Jerk Chicken is a traditional Jamaican dish, so the best and most authentic Jerk Chicken can only be found in Jamaica, but that doesn’t mean we can’t enjoy a similair version at home to recreate that island magic. Allow me to introduce my whole Jerk Chicken. It’s oven-roasted in a spicy beer broth resulting in a super flavorful anddddd oh so JUICY bird plus it’s spatchcocked for a more even and faster cooking.
It’s perfect for backyard cookouts, picnics, dinner, or holiday dinners – any day of the week! You can also check out my grilled jerk chicken recipe for a more authentic flavor.
You can generously drizzle with my sweet and spicy jerk sauce and pair with white rice or Jamaican rice and peas, festival, fried dumplins or hardo-bread for delicious meal.
Whichever way you choose to enjoy it, your tastebuds will thank you.
Table Of Contents
What Type Of Chicken Is Best For Roasting?
Broilers, roasters, cornish hens are all excellent for roasting.
Choose plump, well-shaped chicken with smooth skin, firm flesh and a fresh smell.
What’s The Secret To The Juiciest Oven-Jerk Chicken?
Here are a few tips I think will help you to roast up the juiciest roast chicken every time:
- Season the chicken generously. Season the chicken inside and out. Add seasoning and fresh herbs in the cavity and well as under the chicken skin not just on the skin.
- Marinate the chicken. The longer the bird sits in the marinade the more flavorful it will be. Overnight is best.
- Leave the skin on. The skin protects the chicken from drying out. Besides, who doesn’t like crispy chicken skin on their roast skin?
- Spatchcock the chicken. This allows the chicken to lie flat when roasting for even roasting on all sides. The breast and thighs are done at the same time. This also allows the chicken to cook up to 25% faster. If you choose to roast the chicken without spatchcocking, truss the chicken. I should point out – not trussing your chicken isn’t going to ruin your chicken. But tying up your bird with a bit of twine will keep it more compact and prevent the breast meat from drying out before the thighs and legs are cooked. I’ll confess, I rarely truss my chicken. I like the crispy ends on the wings. I guess that’s the Jamaican in me. Do what works for you.
- Temper the bird. Don’t place the cold chicken in the oven. Allow it to sit on the counter and come down to room temperature (or at the very least get the chill off) prior to roasting. This is key to producing an evenly cooked chicken and this is also a safe process (just in case you were wondering).
- Calibrate your oven. This will ensure you’re getting an accurate reading of the temperature. Every oven is different so grab the manual for the most accurate way to calibrate it.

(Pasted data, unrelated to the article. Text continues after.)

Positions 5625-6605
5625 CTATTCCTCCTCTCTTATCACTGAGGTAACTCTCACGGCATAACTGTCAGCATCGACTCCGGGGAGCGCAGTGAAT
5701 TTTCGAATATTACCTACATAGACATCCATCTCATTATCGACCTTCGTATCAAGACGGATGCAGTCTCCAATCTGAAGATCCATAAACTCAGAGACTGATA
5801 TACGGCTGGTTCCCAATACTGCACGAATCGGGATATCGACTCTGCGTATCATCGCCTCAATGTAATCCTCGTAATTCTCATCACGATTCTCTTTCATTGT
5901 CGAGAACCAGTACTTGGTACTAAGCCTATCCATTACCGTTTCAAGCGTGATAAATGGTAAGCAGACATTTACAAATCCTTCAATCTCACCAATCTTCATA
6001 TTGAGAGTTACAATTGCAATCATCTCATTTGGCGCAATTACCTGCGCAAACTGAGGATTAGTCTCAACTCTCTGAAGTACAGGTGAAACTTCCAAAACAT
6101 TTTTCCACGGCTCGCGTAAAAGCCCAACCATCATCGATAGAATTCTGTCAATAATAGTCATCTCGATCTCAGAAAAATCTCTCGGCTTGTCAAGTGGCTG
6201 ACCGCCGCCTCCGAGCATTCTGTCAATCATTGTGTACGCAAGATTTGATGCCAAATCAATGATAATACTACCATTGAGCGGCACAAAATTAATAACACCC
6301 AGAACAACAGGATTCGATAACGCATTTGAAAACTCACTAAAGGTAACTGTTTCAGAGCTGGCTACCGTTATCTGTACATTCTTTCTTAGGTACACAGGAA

- Preheat the oven. Allow the oven to come up to temperature prior to placing the chicken in the oven. Meats, roasts, and poultry can’t brown in a cold oven. And there’s nothing worse than having one part of your dish overcooked and rubbery and another part not cooked at all.
- Use a roasting pan, oven-proof skillet, or cast-iron skillet.
- Roast the whole chicken uncovered or covered. Personally, I prefer to roast my birds covered and increase the temperature when it’s close to finishing to crisp up the skin. The choice is yours. If you choose to roast it uncovered, you can tent it with foil if it’s browning too quickly.
- Oven temperature. Technically you can roast your chicken at any temperature. 420-430 degrees Fahrenheit is my sweet spot. Timing and results will vary. Go low and slow for very tender, falling-off-the-bone flesh and softer skin (around, 300 to 350 degrees for 1 ½ to 2 hours or so). Or roast it fast and furiously for less time for crisp, dark brown skin and firmer, chewier flesh (between 375 and 500 degrees for 45 minutes to 1 1/2 hours).
- Remove the chicken from the oven once the internal temperature reaches between 155°F to 160°F and then allow the chicken to sit and continue to cook until it reaches a final internal temperature of 165°F. Use a thermometer to check the temperature.
Ingredients To Make Whole Jerk Chicken
Whole Chicken, broilers, roasters, cornish hens are all excellent for roasting.
White distilled vinegar + tap water is used to rinse off the chicken prior to seasoning. This is a must for me but do what works for you.
Scallion, fresh thyme, fresh garlic are also used to bring the flavor. I prefer fresh, but you can always use what you have on hand.
Soy sauce – add a saltly flavor. You can use reduced sodium soy sauce as well.
Red Stripe Beer add another layer of flavor. Red stripe is a Jamaican beer. You can use any lager beer.
Liquid Smoke is optional. This will add a nice smoky flavor to the jerk chicken.
What Goes Well With Jerk Chicken?
Make sure the leftovers have cooled down to room temperature before storing.
How To Store Leftover Jerk chicken In The Fridge?
Leftovers can be kept for 3-4 days in the refrigerator. After that, the risk of food poisoning increases. If you don’t think you’ll be able to eat leftovers within four days, freeze them immediately.
How To Store Leftover Jerk Chicken In The Freezer?
How Long Does Jerk Chicken Last In The Freezer?
Need To Reheat?
How To Reheat Leftover Jerk Chicken On The Stove Top
How To Reheat Leftover Jerk Chicken In The Microwave?
How To Reheat Leftover Jerk Chicken In The Oven?
Let the chicken roast for approximately 25 minutes. Remove the foil and let roast for an additional 5 minutes to crisp up the skin. Remove chicken from the oven and enjoy.
4 servings per container
- Amount Per Serving% Daily Value *
- Total Fat
- Sodium 3574.24mg 149%
- Amount Per Serving% Daily Value *
- Potassium 1184.51mg 34%
- Total Carbohydrate
- Sugars 3.28g
- Protein 69.92g 140%
* The % Daily Value tells you how much a nutrient in a serving of food contributes to a daily diet. 2,000 calories a day is used for general nutrition advice.
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